Crises also create an opportunity for meaningful change because we are forced to act, to question our assumptions and to experiment.  This opens up new possibilities and opportunities for innovation. In recent months, many have been pushed outside of their comfort zones and have had to challenge limiting beliefs or draw on abilities and resources they were unaware they possessed.

The challenge of anxiety

Sensemaking is however challenged by anxiety. Not knowing, having to learn something anew or having to go through a period of feeling incompetent, all trigger anxiety. One response is to reduce our anxiety by simplifying what is happening and creating false certainties. Another is to avoid or deny ‘the realities’ of the situation or to close down too quickly to a conclusion or course of action.

Leadership in a crisis therefore necessitates the containment of such anxieties to enable those involved to face what is actually happening and take reasoned actions. This requires the creation of an environment in which individuals can be vulnerable and minimises fears of being judged, shamed or feeling incompetent.

Leadership: a catalyst for change

Leaders can be a catalyst for learning and change if they are able to facilitate sensemaking and critical reflection on what has and is happening, what has worked and what needs to be done next.  The following are suggestions that can help this process:

  • Take time to stand back with others to scan the broader context, emerging trends and consider the different scenarios that my unfold and their implications for your part of the health and social care system.
  • Take time to connect with people from different parts of the health and social care system to explore your different perspectives and experiences. Notice when your perceptions and underlying assumptions are challenged!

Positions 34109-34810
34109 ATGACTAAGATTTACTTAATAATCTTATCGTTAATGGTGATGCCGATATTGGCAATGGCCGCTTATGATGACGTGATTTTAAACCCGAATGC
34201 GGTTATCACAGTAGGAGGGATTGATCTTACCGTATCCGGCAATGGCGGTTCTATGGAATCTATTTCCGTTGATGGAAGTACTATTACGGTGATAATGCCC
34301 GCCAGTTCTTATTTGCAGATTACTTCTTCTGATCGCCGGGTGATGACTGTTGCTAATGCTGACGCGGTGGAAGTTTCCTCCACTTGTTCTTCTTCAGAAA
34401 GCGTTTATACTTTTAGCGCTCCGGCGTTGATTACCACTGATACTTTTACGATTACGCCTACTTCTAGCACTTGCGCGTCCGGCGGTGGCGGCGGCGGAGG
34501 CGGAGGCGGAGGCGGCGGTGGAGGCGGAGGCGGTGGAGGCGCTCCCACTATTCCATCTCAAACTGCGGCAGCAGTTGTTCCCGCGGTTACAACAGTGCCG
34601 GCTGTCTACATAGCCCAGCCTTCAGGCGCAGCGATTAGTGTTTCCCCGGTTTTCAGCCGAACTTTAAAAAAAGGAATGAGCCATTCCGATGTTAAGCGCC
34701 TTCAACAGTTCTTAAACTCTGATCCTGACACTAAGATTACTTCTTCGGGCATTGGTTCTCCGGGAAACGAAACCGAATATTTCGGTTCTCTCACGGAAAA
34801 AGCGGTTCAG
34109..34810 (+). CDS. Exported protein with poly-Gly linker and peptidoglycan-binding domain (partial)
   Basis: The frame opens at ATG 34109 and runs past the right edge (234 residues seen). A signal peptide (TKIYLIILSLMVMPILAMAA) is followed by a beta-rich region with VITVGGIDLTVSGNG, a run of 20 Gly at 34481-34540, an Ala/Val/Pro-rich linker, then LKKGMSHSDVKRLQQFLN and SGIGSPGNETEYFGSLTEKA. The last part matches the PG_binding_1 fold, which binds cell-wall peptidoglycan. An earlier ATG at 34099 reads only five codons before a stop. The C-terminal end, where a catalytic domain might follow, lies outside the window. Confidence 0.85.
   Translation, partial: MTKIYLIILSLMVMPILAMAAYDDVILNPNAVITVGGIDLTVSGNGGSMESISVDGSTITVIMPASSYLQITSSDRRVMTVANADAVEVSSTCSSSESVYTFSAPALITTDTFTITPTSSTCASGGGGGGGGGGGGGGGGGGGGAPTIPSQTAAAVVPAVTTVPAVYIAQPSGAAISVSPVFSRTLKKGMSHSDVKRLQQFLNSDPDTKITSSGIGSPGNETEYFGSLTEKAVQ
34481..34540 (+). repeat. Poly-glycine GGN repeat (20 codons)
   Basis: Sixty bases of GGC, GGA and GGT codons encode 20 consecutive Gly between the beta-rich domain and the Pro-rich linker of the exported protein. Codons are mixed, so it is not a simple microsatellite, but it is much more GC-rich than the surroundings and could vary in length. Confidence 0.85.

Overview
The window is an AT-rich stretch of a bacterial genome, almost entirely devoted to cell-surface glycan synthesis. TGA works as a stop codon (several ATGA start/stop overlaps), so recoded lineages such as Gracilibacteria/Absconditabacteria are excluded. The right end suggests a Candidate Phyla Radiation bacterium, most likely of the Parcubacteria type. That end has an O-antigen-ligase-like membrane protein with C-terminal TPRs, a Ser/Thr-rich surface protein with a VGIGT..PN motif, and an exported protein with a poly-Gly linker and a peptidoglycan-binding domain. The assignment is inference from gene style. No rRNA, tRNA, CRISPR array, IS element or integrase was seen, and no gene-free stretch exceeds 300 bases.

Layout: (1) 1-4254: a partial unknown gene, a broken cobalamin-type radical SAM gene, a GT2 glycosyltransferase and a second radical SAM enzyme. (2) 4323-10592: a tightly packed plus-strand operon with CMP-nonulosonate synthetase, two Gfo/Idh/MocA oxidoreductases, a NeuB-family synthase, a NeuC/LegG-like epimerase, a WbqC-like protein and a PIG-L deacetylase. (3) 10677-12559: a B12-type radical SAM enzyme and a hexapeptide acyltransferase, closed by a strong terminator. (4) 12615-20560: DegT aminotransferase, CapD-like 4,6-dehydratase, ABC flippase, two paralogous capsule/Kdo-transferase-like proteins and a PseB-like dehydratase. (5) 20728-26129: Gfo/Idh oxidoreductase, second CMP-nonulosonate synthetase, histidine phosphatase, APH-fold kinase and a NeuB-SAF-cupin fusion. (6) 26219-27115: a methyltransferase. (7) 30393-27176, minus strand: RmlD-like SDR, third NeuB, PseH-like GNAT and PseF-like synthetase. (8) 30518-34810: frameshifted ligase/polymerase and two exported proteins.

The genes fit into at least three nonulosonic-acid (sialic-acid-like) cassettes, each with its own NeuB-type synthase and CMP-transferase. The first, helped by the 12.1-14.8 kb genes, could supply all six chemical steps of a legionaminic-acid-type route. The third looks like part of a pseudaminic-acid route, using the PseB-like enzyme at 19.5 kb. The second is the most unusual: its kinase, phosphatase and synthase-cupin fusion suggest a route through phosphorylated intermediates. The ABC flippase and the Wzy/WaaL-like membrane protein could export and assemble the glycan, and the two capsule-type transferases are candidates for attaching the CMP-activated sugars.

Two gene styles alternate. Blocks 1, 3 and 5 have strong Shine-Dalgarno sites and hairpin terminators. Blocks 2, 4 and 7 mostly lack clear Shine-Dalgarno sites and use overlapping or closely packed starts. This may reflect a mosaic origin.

• Create time with your peers and teams to pause and reflect on what is going on in your system, particularly when you feel under pressure and notice the pull to act.
  • Frame the central challenges and opportunities that your organisation now faces so decisions and changes are intelligible and coherent to those who are affected. Be open about your assumptions and intentions.
  • Create space and time for people to share stories of their experiences, to express their emotions and feelings about what is happening and to share insights about what’s proved to work or not work, and finally

All of the above can help you to develop, evaluate and evolve your strategies, tactics and actions for adaptive to the challenges that your system faces both now and in the future.

The contents of this blog are based on Dr Andrew Day’s book: Disruption, Change & Transformation in Organisations. 

This blog was originally published on 22nd May 2020 on Metalogue Consulting website

Dr Andrew Day 

Andrew Day is a partner in Metalogue Consulting ( a strategic organisation development consultancy who specialise in organisation design and development.

Declaration of interests

I have read and understood the BMJ Group policy on declaration of interests and declare the following interests: none.